Texas Board of Law Examiners (“BOLE”) – Are you good and fit to practice law in Texas?
- Your Hearing Before the Texas Board of Law Examiners: The Top 10 Reasons You Should Have an Attorney, by Bob Bennett and Jared Byrd
“You can find on the Board’s website (www.ble.state.tx.us) the “Information About the Hearing Process” that provides you some platitudinous statements about the Hearing Process. You are advised in this information posting that you have a right to counsel but, “If you prefer to represent yourself, you may do so.” With your hands sweating and your heart pounding, you now have to answer the question whether you as a law student really need a lawyer. Here are some reasons that may help you. We could even call them the Top Ten reasons you need an attorney.” Click the Article’s Title to continue reading [PDF].
“At the hearing, in addition to yourself and hopefully your legal counsel, will be the staff attorney for the Texas, a court reporter and three (3) Panel Members of the Texas Board of Law Examiners. You may have previously elected to have certain witnesses admitted but the hearing remains closed to the general public or it is open. This is the result of you Open Hearing Election that is at the very end of the hearing instructions you received with the letter stating the date your hearing has been set for. Do not overlook this if you want and expect to have witnesses present to speak on your behalf. It is always good if at least one of your recommenders or at least a family member is willing to appear at the hearing to speak in your behalf. This is matter of impression with the Panel; although it may not be possible as in the case of someone from out-of-state seeking admission to the Texas Bar. ” Click the Article’s Title to continue reading [PDF].
- Preparing Your File for a Texas Board of Law Examiners’ Hearing, by Bob Bennett
“Carefully review the applications and the communications from the Texas Board of Law Examiners; compare and know exactly what the Texas Board of Law Examiners are targeting.
Obtain letters of recommendation that not only speak to the good moral character of the Client, but also set forth knowledge of the event(s) and that the event(s) were an aberration, were youthful mistakes of years past, or do not reflect the character of the Client today.” Click the Article’s Title to continue reading [PDF].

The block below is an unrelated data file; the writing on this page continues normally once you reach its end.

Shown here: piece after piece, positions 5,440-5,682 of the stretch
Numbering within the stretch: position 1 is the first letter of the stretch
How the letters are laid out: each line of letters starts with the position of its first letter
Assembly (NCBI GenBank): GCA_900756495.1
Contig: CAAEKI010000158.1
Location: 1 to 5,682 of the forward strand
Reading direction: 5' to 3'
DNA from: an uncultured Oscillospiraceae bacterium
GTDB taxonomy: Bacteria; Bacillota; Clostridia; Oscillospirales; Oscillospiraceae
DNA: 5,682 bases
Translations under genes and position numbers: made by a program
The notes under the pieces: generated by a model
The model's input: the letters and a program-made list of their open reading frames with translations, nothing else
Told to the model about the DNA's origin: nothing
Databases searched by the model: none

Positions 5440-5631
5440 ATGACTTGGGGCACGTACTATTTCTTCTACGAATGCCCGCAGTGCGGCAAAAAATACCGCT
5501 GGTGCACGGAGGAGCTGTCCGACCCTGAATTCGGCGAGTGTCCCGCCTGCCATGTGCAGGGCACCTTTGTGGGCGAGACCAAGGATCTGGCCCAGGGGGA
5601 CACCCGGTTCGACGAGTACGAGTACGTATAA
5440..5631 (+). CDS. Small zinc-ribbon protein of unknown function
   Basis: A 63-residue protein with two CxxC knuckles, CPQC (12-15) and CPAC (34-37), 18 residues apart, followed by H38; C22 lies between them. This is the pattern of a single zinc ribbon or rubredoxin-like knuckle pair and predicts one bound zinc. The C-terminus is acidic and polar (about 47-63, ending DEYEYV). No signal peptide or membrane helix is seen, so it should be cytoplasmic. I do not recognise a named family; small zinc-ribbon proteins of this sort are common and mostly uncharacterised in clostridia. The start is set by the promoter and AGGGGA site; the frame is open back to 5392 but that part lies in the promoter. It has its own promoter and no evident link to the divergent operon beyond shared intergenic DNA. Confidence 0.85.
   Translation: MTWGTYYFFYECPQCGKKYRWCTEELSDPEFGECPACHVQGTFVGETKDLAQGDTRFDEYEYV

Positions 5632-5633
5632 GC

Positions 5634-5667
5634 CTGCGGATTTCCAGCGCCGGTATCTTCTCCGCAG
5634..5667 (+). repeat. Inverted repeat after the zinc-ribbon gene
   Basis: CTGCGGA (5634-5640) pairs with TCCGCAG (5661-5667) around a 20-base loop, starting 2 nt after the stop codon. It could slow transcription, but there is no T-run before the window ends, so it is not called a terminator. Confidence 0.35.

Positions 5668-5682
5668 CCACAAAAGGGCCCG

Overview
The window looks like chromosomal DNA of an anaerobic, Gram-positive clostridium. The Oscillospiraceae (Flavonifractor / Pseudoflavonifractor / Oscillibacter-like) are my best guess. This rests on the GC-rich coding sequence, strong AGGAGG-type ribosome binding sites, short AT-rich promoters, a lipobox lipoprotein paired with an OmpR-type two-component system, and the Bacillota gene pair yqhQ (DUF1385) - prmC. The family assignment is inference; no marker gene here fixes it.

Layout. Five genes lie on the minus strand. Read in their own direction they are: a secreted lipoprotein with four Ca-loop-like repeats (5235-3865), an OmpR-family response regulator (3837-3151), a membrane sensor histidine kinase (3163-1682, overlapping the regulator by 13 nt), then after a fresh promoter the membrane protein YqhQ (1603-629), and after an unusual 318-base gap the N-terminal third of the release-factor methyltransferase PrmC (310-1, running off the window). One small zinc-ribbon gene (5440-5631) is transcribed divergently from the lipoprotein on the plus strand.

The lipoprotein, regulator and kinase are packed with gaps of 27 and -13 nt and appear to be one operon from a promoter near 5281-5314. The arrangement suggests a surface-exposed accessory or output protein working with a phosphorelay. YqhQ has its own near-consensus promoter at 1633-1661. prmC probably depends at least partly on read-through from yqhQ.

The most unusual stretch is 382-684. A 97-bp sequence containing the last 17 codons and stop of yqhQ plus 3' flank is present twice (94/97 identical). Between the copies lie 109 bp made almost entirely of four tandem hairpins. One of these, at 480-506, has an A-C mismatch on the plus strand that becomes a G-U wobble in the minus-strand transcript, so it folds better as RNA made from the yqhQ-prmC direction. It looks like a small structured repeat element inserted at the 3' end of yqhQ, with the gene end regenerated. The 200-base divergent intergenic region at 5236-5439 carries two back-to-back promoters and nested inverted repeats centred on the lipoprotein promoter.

“Any Texas law student wishing to apply for admission to the Texas Bar must complete and filed a form entitled the Declaration of Intention to Study Law (“Declaration”) with the Texas Board of Law Examiners (“BLE”).1 The deadlines vary according to when you start law school; however the deadline tends to fall shortly (possibly as quickly as within 6 weeks) of when you begin your law school studies. Check with the Texas Board of Law Examiners for exact deadlines. The website is: www.ble.state.tx.us.” Click the Article’s Title to continue reading [PDF].
- BOLE Doesn’t Appreciate Haste or a Bad Memory, by Bob Bennett
“The Texas Board of Law Examiners tells you that you fail to meet the standards of good moral character and fitness. Is all hope lost in the discretionary purview of the board? Most applicants for admission to the State Bar of Texas will tell you their greatest fear is that they will not do well on the bar examination or, horror of horrors, fail some part of the examination. However, there are those applicants who will tell you there is a worst-scene scenario: The Board of Law Examiners (BOLE) informs you that you fail to meet the standards of good moral character and fitness, and therefore you are not eligible to take the bar examination. Even if you already are licensed in another state or country, you still have to pass muster on the “good moral character and fitness” requirements. Is your Texas legal career over before you’ve begun?” Click the Article’s Title to continue reading [PDF].